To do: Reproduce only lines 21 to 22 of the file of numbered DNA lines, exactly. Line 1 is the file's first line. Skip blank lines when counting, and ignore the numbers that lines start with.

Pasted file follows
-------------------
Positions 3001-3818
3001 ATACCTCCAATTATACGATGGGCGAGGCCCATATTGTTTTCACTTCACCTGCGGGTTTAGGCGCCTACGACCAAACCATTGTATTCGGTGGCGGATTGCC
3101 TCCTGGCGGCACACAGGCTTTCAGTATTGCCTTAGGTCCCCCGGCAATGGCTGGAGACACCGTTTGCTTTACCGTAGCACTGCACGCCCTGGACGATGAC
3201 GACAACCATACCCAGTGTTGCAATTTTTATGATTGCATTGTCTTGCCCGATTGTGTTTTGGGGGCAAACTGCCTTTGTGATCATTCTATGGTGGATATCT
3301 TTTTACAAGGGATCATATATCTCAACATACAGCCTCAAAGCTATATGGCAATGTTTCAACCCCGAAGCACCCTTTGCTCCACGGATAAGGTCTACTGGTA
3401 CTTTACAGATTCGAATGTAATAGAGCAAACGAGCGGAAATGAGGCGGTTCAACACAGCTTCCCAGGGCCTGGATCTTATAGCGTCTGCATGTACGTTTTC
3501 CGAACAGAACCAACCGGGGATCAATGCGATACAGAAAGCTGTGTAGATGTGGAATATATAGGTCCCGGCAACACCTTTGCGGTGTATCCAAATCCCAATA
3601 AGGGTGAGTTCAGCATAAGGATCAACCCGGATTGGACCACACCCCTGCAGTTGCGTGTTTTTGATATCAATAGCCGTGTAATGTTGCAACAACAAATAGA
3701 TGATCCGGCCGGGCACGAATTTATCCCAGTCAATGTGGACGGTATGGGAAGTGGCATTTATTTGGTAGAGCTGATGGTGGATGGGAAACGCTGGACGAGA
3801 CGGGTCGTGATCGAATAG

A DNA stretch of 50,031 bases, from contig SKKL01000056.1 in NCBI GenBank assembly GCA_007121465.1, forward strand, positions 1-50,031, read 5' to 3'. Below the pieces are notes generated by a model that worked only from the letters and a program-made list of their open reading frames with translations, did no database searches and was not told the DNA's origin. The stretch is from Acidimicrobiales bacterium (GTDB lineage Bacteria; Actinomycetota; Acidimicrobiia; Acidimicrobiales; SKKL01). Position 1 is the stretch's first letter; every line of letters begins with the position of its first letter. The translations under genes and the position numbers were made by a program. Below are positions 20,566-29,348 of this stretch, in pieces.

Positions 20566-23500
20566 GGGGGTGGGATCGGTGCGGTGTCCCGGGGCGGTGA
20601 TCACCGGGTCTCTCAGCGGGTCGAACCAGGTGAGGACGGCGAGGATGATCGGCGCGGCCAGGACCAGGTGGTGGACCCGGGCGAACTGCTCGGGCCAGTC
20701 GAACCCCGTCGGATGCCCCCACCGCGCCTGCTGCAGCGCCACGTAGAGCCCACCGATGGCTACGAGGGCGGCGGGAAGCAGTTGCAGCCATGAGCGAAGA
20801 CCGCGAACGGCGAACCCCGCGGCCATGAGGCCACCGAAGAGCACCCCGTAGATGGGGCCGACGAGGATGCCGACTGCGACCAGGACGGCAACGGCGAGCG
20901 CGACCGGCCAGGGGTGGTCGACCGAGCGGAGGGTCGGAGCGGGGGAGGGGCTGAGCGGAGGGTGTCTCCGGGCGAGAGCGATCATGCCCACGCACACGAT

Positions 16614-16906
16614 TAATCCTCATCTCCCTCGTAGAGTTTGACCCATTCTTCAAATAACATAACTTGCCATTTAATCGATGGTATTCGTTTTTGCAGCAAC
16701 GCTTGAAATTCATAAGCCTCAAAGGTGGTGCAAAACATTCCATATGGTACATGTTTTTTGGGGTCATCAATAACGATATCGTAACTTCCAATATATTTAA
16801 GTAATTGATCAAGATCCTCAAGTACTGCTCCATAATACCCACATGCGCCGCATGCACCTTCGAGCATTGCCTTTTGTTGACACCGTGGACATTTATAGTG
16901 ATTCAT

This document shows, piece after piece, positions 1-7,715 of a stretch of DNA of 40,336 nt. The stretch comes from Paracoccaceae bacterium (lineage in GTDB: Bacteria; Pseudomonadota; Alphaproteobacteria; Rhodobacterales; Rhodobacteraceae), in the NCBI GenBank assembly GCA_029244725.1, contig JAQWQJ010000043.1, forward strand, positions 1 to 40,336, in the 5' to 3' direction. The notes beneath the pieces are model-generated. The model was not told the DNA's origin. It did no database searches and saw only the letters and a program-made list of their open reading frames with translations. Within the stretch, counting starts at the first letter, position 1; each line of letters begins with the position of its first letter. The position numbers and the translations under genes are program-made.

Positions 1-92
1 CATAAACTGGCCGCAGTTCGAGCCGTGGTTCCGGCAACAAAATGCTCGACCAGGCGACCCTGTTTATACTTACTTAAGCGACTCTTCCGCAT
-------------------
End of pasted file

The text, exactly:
16801 GTAATTGATCAAGATCCTCAAGTACTGCTCCATAATACCCACATGCGCCGCATGCACCTTCGAGCATTGCCTTTTGTTGACACCGTGGACATTTATAGTG
16901 ATTCAT